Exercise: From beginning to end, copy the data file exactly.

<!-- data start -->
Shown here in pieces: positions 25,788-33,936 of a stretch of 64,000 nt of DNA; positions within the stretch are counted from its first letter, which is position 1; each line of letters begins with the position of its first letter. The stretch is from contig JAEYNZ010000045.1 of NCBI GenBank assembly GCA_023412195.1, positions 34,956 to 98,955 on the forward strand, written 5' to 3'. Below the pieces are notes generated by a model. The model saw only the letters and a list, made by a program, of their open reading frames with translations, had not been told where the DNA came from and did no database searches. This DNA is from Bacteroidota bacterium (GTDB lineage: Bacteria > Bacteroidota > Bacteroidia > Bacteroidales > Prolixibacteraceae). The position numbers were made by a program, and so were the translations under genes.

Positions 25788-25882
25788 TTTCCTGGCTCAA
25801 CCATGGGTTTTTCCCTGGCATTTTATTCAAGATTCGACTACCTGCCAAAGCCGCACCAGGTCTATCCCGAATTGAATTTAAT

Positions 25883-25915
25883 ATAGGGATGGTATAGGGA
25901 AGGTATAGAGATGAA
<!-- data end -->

Shown here in pieces: positions 25,788-33,936 of a stretch of 64,000 nt of DNA; positions within the stretch are counted from its first letter, which is position 1; each line of letters begins with the position of its first letter. The stretch is from contig JAEYNZ010000045.1 of NCBI GenBank assembly GCA_023412195.1, positions 34,956 to 98,955 on the forward strand, written 5' to 3'. Below the pieces are notes generated by a model. The model saw only the letters and a list, made by a program, of their open reading frames with translations, had not been told where the DNA came from and did no database searches. This DNA is from Bacteroidota bacterium (GTDB lineage: Bacteria > Bacteroidota > Bacteroidia > Bacteroidales > Prolixibacteraceae). The position numbers were made by a program, and so were the translations under genes.

Positions 25788-25882
25788 TTTCCTGGCTCAA
25801 CCATGGGTTTTTCCCTGGCATTTTATTCAAGATTCGACTACCTGCCAAAGCCGCACCAGGTCTATCCCGAATTGAATTTAAT

Positions 25883-25915
25883 ATAGGGATGGTATAGGGA
25901 AGGTATAGAGATGAA